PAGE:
Pacific Northwest Sustainability Pioneer Portland

Portland has seen some of the fastest population growth in the last few years, yet it still remains one of the greenest cities in the nation. In fact, Portland is a Pacific Northwest sustainability pioneer. What’s the catch? One possible reason why Portland is commonly ranked among the cleanest cities is simply due to its location and geography. The City of Roses is situated close to the Columbia River basin; a network of large rivers that produce an abundant amount of hydro-power for the Pacific Northwest. Thus it’s no wonder that hydro-power accounts for nearly 45% of the electricity consumed in the state of Oregon. In addition to renewable energy, the City of Portland takes many measures to ensure that it stays green, such as its transit system, sustainable architecture, water supply, and waste management. Here are 4 unique ways that Portland manages to stay green (and weird) in the midst of its population influx.

1. Commitment to Local Food

While “Portlandia” satirizes the eating-local trend, it’s no doubt that this city is notorious for localized food production and community agriculture. An example is “Community Supported Agriculture” (CSA), where ‘shareholders’ are connected to farmers by purchasing a portion of the farm’s harvest on a weekly basis. This popular program allows consumers to increase their consumption of local healthy food, while also supporting small local farming businesses. Another way in which Portland promotes local agriculture is through the “Urban Food Zoning Code Update“, a project that allows market gardens, community gardens, and farmers markets to be established throughout the city. The purpose of this development is to assert Portland’s commitment to neighborhood-scaled food production as well as access to healthy, local food in all urban areas.

2. Green Building Policies

To mitigate the unsustainable repercussions of building construction and operation, the City of Portland is dedicated to incorporating green building practices into all city-owned facilities. LEED Gold certification is mandatory for all newly constructed or renovated facilities, while existing city-owned buildings must pursue a LEED Silver certification. In addition to LEED, all roof replacements must be at least 70% “ecoroof”. Clearly, the local government of Portland is exceedingly devoted to sustainable architecture. In fact, it’s home to 175 LEED-certified buildings, making it the city with the highest number per capita in the nation! Other cities should strive for stringent building policies like Portland’s to decrease their carbon footprint and reduce environmental costs.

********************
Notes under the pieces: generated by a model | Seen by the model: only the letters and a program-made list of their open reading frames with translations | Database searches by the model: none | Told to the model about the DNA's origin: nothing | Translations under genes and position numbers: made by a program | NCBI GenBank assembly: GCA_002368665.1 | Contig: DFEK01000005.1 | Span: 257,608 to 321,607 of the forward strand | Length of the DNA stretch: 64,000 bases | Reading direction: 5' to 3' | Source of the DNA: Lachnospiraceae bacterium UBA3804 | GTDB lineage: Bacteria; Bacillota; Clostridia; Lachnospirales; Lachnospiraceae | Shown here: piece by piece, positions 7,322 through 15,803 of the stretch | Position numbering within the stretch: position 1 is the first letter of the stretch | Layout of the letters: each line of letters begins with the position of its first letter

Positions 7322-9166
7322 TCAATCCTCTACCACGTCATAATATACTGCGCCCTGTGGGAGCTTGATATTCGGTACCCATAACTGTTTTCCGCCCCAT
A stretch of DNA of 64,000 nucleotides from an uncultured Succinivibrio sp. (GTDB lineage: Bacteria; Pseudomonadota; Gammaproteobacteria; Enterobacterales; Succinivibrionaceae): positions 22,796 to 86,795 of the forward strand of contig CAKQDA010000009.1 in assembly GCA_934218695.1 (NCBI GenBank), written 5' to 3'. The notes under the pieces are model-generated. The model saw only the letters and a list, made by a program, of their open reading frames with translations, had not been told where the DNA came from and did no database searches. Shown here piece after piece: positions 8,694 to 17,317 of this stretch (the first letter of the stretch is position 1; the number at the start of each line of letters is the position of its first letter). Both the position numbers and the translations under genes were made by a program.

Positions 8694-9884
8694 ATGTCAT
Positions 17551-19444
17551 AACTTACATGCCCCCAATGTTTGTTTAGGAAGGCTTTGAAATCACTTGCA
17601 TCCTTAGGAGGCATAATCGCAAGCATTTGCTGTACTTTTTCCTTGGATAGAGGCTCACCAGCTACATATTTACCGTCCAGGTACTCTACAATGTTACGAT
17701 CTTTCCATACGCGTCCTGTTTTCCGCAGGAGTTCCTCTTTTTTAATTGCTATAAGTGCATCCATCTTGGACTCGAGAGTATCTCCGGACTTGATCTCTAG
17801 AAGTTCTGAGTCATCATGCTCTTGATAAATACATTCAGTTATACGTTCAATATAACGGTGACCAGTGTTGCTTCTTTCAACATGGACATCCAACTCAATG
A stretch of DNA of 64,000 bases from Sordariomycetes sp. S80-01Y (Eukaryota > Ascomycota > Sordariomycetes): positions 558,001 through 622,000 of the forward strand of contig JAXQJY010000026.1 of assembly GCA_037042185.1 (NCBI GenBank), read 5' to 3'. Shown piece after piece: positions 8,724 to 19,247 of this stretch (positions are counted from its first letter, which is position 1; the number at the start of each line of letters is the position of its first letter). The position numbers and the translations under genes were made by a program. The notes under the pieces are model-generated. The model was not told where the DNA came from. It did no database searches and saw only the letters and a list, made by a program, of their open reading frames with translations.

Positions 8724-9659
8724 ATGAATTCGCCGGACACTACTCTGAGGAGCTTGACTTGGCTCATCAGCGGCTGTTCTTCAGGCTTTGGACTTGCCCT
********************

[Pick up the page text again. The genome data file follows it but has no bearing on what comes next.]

Rail system in downtown Portland. Image via Ian Sane.

Rail system in downtown Portland. Image via Ian Sane.

3. Transportation

More and more people migrate to Portland every year, increasing the potential for more cars on the roads, thus resulting in increased traffic congestion and lowered air quality. However, public transportation usage is growing much more than automobile use despite a rising population. TriMet, the public transportation system in the Portland area, eliminates 65 million car trips every year, and keeps 4.2 tons of pollutants out of the air annually. From 2007 to 2012, Portland was ranked number one in public transportation in Travel & Leisure Magazine. I can personally vouch for the public transit of Portland as well; I regularly take the MAX train instead of driving to avoid traffic. Plus it’s just so convenient!

4. Recycling and Waste Management

Growing up in Portland, the practice of recycling was always a no-brainer for me; it’s something I’ve done ever since I was a child! I was astonished when I discovered that many cities, even many states, don’t enforce recycling policies. Portland is a pioneer when it comes to waste management. For example, it was one of the first major cities to ban plastic bags. Portland also has a goal to increase the recycling rate to 75% in 2015. A composting program was also created to ensure that each waste and recycling company also offers compost collection. The Natural Resources Defense Council considers the City of Roses to be one of the top recyclers in the nation. In fact, Portland’s recycling rate in 2011 was almost 60%, well above the national average. The “Portland Recycles!” program is so effective that roughly 250,000 tons of CO2 are reduced each year through residential recycling. If all cities were as waste-savvy as Portland, we could greatly reduce CO2 emissions across the nation.

More article on sustainability initiatives, many of which Portland already implements.

Feature image Portland waterfront. Image via Ian Sane.

About The Author

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is a recent graduate of the University of Oregon where she earned a Bachelor of Science in environmental studies and a minor in business administration. Growing up discovering the natural beauty of the Pacific Northwest gave her a passion for both conservation and sustainability. She hopes to expand her knowledge of climate change by earning a Master’s degree in environmental science and specializing in biogeochemistry. As a foodie, her interests lie in cooking and baking, as well as traveling, camping, and exploring the outdoors.